How Britain's favourite TV shows get their look: Meet the designers who bring Downton Abbey, Sherlock and Doctor Who to life

How do you recreate Machu Picchu on a Welsh beach? Or bring the up and downstairs of Downton Abbey to life? In the latest in his series on the people behind the TV scenes, Gerard Gilbert meets the production designers bringing the nation’s favourite shows to life
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The Independent Culture

'Believability is the main thing," says Donal Woods, the five-times Emmy-nominated production designer of Downton Abbey, leaning back behind his vast draughtsman's desk. "Good production design shouldn't be noticed."

Woods is in his late fifties, and looks a bit like Anthony Hopkins. We're deep in his lair at Ealing Studios, formerly home to the socially subversive Ealing Comedies of the late 1940s, but now taken over by a show that seems to celebrate the sort of feudal domestic order that Ealing auteurs such as Alexander Mackendrick and Robert Hamer would have gleefully lampooned.

The sets for Downton Abbey's servants' quarters have been constructed here, along with all the miladies' boudoirs (all the rest is filmed at Highclere Castle in Berkshire). "All the bedrooms are the same bedroom," reveals Woods, when he later leads me on a tour. "We just change them round for Cora or Rose or Lady Mary."

Such versatility is part of the job of production designer – the professional with the overall responsibility for the look of a film or TV show. And because the main character in Downton Abbey is the house itself, it was up to Woods to choose the right building – in this case, of course, Highclere, the country seat of the Earl of Carnarvon that was remodelled in the 1870s by Charles Barry, the architect of the Houses of Parliament.

"We visited probably a hundred houses in England, Scotland, Wales and Ireland, and – guess what? – the first house we looked at had been Highclere," says Woods, who was keen to avoid the Georgian period replicated in endless Jane Austen adaptations. But he also soon realised he'd have to build a separate set for the servants' quarters because 'below stairs' in most country houses have long since been turned into tea-rooms, offices and stores. A production designer is much more than a location manager, however, although location-scouting is part of the job. And the role goes deeper than merely nailing together a warren of sets for Downton's domestic servants. There is a deeper aesthetic involved.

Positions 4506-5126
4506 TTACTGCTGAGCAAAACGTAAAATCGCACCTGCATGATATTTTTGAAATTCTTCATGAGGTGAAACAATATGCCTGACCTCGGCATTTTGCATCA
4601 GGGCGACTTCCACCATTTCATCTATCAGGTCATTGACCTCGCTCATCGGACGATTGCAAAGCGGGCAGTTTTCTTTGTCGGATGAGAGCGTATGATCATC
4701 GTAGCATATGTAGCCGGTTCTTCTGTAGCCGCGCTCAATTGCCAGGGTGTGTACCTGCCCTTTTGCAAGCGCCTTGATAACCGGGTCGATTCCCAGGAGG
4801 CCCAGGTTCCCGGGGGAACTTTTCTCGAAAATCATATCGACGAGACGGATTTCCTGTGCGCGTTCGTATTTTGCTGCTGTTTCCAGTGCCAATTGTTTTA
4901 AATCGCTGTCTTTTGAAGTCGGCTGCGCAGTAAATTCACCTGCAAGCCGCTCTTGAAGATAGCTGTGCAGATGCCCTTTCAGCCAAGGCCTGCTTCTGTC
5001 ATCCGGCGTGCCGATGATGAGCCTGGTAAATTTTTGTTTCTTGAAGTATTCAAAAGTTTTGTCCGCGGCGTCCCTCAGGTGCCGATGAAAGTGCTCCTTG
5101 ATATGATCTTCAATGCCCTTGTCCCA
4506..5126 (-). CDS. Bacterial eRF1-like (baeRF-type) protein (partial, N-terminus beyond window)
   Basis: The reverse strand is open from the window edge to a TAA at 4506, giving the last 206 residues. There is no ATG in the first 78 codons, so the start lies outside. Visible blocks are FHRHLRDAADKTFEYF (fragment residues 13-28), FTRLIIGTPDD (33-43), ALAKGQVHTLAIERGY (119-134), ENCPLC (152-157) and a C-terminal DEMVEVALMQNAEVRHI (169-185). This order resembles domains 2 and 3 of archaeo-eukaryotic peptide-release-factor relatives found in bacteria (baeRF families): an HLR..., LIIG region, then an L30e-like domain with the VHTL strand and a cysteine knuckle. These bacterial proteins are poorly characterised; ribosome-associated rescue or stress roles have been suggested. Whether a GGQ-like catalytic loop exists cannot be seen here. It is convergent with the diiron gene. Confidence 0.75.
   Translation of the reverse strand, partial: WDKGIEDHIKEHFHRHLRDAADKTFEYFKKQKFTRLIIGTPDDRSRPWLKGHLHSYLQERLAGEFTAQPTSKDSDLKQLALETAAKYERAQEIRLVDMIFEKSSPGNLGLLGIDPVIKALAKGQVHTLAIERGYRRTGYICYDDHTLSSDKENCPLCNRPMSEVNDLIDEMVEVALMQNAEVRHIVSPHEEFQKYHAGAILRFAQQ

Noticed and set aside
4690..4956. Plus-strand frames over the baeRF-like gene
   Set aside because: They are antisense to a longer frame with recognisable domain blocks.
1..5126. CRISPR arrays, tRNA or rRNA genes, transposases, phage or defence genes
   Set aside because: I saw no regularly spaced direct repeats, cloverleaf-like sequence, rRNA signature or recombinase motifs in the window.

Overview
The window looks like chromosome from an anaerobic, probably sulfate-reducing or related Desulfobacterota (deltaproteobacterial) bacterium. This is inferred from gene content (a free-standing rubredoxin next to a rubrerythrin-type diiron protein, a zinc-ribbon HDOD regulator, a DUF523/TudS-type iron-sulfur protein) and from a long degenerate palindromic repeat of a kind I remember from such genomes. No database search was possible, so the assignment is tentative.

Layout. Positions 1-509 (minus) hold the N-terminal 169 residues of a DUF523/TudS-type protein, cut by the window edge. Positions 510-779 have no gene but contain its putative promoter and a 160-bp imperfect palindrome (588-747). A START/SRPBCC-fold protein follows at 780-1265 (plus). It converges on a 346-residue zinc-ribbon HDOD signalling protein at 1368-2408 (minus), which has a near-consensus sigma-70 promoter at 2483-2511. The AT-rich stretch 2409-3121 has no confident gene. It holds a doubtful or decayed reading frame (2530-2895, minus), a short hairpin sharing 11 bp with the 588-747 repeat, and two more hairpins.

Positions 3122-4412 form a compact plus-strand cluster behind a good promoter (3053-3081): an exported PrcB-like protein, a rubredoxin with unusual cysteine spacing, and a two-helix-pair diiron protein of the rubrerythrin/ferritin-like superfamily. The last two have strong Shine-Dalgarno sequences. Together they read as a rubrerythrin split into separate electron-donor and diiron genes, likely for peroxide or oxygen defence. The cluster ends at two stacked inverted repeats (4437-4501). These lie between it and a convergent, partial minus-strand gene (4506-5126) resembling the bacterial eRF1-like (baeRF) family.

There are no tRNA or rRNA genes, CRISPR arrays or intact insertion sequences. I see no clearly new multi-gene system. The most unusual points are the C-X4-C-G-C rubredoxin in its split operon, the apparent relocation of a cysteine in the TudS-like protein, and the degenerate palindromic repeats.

"We decided to make the downstairs like a black-and-white film," he says. "We limited the colours downstairs and everyone wears black and grey, or cream and grey. And then once you go through those green baize doors [to the main house] you're into super Technicolor.

"That's really what a production designer does," he says. "You design the sets, and you organise the set decorating department to get the props. But it's up to you to keep the main visual philosophy going, to make sure you're on the right track all the time."

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Upstairs, downstairs: Downton Abbey's Jim Carter and Phyllis Logan (Carnival Film & Television Ltd)

Woods's domain at Ealing reflects the diversity and hierarchy of his profession. Beneath him are four art directors, two buyers, a set decorator and construction manager and various prop-makers – on the day that I visit, railway station signs are being painted in readiness for being transported down to the Bluebell Line in East Sussex, the location for Downton's fictional train station.

Having studied design at Leicester Polytechnic (later De Monfort University) in the early 1980s, Woods joined the now-defunct BBC in-house design department and worked there for 17 years, his first jobs being as a junior designer on Roland Rat: The Series and that classic 'cosy' sitcom Terry and June. "A lot of people in this profession learnt a lot by being at the BBC," he says. "I still see a lot of Martin Childs, who won an Oscar for Shakespeare in Love; it's a really good grounding. But the whole department was made redundant and went freelance."

How would he advise someone wanting to join the profession today? "I think it's really difficult," he says. "Young kids come to me and I tell them, 'You can't think you can just leave college and someone's going to give you a budget'. So be part of a team, enjoy the journey, don't rush it – be by the camera, talk to directors, show your ideas to people."

Woods thrived as a freelancer, designing the 2003 BBC conspiracy thriller State of Play ("People seemed amazed that we managed to find a real newspaper office... we designed it ourselves!"), the hit 2007 costume drama Cranford, and the award-winning BBC Shakespeare trilogy The Hollow Crown. Having designed the two episodes of the US thriller Homeland set in Tehran (but filmed in Morocco), he was hired for the pilot episode of Tyrant, the new show by Homeland's production company. "I'm lucky right now because I get offered great things."

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Anna Pritchard, who designed Top Boy, in the props house of Trevor Howsam (Charlie Clift)

Anna Pritchard, a production designer who has come to specialise in contemporary urban dramas such as My Murder, Channel 4's London-gang series Top Boy, and Dominic Savage's recent BBC1 drama The Secrets, began her career by making models for Action Man adverts. "I actually trained as a goldsmith jeweller," she says. "A lot of these intricate things ended up going into films and I ended up working in Los Angeles in Paramount Studios, designing everything from edible pens to shoes that fall apart. It was then this whole world opened up to me."

At this point, Pritchard took herself back to college, studying production design at Kingston University in south-west London. "You have placements at college and I was lucky enough that a production designer called Melanie Allen (Whitechapel, Silk) took me on board," she says. "I started at the beginning, making teas and running about, and climbed up the ladder slowly, starting with making technical drawings and graphics.